This specific ISBN edition is currently not available.View all copies of this ISBN edition:
"Land Degradation" describes a decline in natural, biological productivity that is either irreversible or which may not be recovered for at least one human generation. The complex causes and forms of land degradation - as well as the means of managing and controlling it - form the subject of this book. Land degradation is not a new phenomenon. For at least 100,000 years a principal activity of human culture has been to adjust and to modify the landscape in order to provide food, shelter and warmth. Degradation probably began in earnest with the human control of fire, but the advances in technology and the relentless increase in human population of the last century have magnified both the degree of the problem and the area of the earth that it affects. This book examines the history and current state of land degradation through an analysis of the linkages between natural and human systems and does so in a wide range of environmental, economic and historical settings. The authors characterize land degradation as either unintentional and unforecast or intentional and creative, where zones have been deliberately sacrificed in order to achieve greater total productivity in the meeting of social needs. This distinction provides an important basis for analysing the economic and cultural causes of degradation. To this the authors add the further dimension of degradation that takes place through processes that are themselves either wholly or partly natural. The failure to recognise the complex causes of land degradation is, they argue, one of the main reasons why it has been so difficult to control. The book is written in a non-technical and accessible style, and detailed case studies are presented from both the developed and the developing world. This book which should be of central interest to students of environmental science and environmental management. The book is illustrated throughout with diagrams and photographs, is fully referenced, and contains sections of further reading arranged by subject.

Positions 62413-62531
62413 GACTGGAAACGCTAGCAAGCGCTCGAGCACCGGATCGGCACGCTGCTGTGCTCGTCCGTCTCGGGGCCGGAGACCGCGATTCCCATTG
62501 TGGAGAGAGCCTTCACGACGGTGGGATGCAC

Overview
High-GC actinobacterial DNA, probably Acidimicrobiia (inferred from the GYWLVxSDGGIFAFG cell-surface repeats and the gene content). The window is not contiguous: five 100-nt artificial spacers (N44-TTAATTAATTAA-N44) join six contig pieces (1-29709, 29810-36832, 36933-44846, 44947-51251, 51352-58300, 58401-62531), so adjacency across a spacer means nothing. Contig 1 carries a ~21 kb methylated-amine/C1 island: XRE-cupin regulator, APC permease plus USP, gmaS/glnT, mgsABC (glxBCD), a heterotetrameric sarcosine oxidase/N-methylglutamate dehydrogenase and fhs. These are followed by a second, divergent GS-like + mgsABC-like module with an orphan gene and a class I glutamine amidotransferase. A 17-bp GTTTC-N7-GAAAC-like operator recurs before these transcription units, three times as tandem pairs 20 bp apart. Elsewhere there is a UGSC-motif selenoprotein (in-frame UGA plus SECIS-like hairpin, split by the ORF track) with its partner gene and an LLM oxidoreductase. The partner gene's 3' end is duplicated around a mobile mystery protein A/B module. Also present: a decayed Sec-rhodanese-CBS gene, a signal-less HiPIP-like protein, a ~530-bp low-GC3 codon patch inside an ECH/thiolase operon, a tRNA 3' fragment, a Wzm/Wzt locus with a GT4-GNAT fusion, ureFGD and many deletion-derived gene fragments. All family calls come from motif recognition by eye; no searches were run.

"synopsis" may belong to another edition of this title.
Douglas L. Johnson is professor of geography at Clark University.
Laurence A. Lewis is professor of geography at Clark University.
This volume...provides a readable and wide-ranging examination of land degradation....Full of brief but well-chosen examples. The authors...have written a text that is highly accessible to an interdisciplinary audience, explaining technical terms clearly and concisely. (Human Ecology)
Reflecting the combined expertise of the authors, the enhanced second edition of Land Degradation considers the impact of biophysical and social systems on land conditions and identifies principles that further the pursuit of sustainable land use. Accessible to an interdisciplinary audience—from students and land managers to researchers and policymakers—the book is an important contribution to sustainability science. (Klepeis, Peter)
"About this title" may belong to another edition of this title.
Book Description Blackwell Pub, 1995. Condition: Good. Shows some signs of wear, and may have some markings on the inside. Seller Inventory # GRP90078776
Book Description Blackwell Pub, 1995. Condition: Good. Former Library book. Shows some signs of wear, and may have some markings on the inside. Seller Inventory # GRP3030539
Book Description Blackwell Pub, 1995. Condition: Very Good. Great condition for a used book! Minimal wear. Seller Inventory # GRP96282106
Book Description Blackwell Pub, 1995. Condition: Good. Ships from the UK. Former Library book. Shows some signs of wear, and may have some markings on the inside. Seller Inventory # GRP97028221